An alien Earth that just might be habitable has been discovered in years-old records, thanks to sharp-eyed astronomers who gave the data a second look.
NASA’s Kepler planet-hunting telescope now belongs to the ages, with its fuel completely spent and its instruments shut down — but the planet quest continues, thanks to a treasure trove of downloaded data as well as a new generation of robotic planet-hunters.
Space agency officials declared the end of spacecraft operations today, nine and a half years after the car-sized probe was launched. The hydrazine fuel ran out about two weeks ago, signaled by a sharp drop in pressure readings for the propulsion system.
“In the end, we didn’t have a drop of fuel left over for anything else,” Charlie Sobeck, project system engineer at NASA’s Ames Research Center, said during a teleconference.
With a lot of help from the Hubble Space Telescope, astronomers now feel confident enough to publish their evidence for the first moon detected in orbit around a planet beyond our solar system.
But they’re still not completely confident.
“At this point, it’s up to us to report what we’re seeing, hand it over to the community and let the community probe it,” said Columbia University astronomer Alex Teachey, one of the authors of a study about the find published in the open-access journal Science Advances. “If they see what we see, I expect some people will be convinced and other people will be skeptical. And that’s all part of the process.”
NASA has hit the pause button on observations by its most prolific planet-hunting probe, the Kepler space telescope, so that it can download 51 days’ worth science data without interruption. The reason? Kepler’s fuel tanks are close to empty. After the download, Kepler will resume data gathering — that is, assuming there’s any fuel left.
That mysterious “alien megastructure” star is still a mystery, but the most plausible explanations appear to be dense patches of interstellar gas or dust that just happened to pass in front of the star.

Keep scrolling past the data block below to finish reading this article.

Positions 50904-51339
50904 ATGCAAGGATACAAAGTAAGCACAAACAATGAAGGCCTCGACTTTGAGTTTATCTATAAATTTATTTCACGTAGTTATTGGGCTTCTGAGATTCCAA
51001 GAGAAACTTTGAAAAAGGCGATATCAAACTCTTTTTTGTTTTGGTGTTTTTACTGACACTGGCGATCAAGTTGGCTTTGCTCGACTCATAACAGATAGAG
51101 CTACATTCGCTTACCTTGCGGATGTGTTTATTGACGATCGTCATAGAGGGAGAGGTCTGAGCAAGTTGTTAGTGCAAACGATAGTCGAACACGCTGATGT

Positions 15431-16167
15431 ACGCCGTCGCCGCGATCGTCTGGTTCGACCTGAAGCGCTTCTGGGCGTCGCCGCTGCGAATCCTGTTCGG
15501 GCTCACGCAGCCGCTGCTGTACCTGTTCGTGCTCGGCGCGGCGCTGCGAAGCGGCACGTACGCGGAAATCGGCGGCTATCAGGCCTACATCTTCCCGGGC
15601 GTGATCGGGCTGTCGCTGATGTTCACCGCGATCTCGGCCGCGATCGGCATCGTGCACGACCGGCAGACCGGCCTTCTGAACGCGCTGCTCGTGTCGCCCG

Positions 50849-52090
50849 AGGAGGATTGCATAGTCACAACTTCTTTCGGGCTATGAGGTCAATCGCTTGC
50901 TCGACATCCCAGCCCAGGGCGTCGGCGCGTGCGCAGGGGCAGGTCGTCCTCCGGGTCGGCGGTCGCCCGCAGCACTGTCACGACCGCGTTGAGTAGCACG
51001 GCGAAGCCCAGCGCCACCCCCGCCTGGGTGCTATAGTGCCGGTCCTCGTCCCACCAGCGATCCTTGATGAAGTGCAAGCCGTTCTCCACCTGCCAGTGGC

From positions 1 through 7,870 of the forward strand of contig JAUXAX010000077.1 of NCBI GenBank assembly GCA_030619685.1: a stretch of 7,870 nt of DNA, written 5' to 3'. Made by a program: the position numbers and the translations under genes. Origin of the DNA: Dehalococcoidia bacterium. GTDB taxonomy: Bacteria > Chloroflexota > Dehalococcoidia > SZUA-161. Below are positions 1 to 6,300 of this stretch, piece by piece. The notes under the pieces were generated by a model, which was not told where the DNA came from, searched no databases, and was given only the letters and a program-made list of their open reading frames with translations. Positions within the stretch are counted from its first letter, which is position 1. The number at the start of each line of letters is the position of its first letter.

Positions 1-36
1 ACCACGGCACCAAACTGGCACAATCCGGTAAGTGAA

That’s the upshot of analyses conducted by the astronomer who first raised the idea of an extraterrestrial construction project a year ago.
In the Astrophysical Journal Letters, Penn State’s Jason Wright and a co-author, Steinn Sigurdsson, run through a wide range of hypotheses for the behavior of a star called KIC 8462852, also known as Boyajian’s Star or Tabby’s Star.
Not even the alien hypothesis is ignored.
It’s been almost a year since astronomers first speculated that a strangely dimming star called KIC 8462852 might harbor an alien megastructure, and newly reported observations are making the case even stranger.
KIC 8462852 is also known as Tabby’s Star, because Yale astronomer Tabetha Boyajian first brought the case to light, based on observations that were collected by NASA’s Kepler space telescope and analyzed by the Planet Hunters project. The somewhat sunlike star lies about 1,500 light-years from Earth in the constellation Cygnus.
Kepler’s data revealed an erratic pattern in the intensity of KIC 8462852’s starlight, including periods when the light dimmed as much as 20 percent. Penn State astronomer Jason Wright noted that the dimming could theoretically be caused by shifts in an alien megastructure surrounding the star – something like a giant energy-generating Dyson sphere.
Thus was an Internet phenomenon born.
Astronomers say they’ve confirmed the existence of 104 worlds to add to the list of extrasolar planets detected by NASA’s Kepler K2 mission, and at least two of them appear to be potentially habitable super-Earths.
The two prospects are among four planets orbiting K2-72, a red dwarf (or M dwarf) star that’s 181 light-years away in the constellation Aquarius.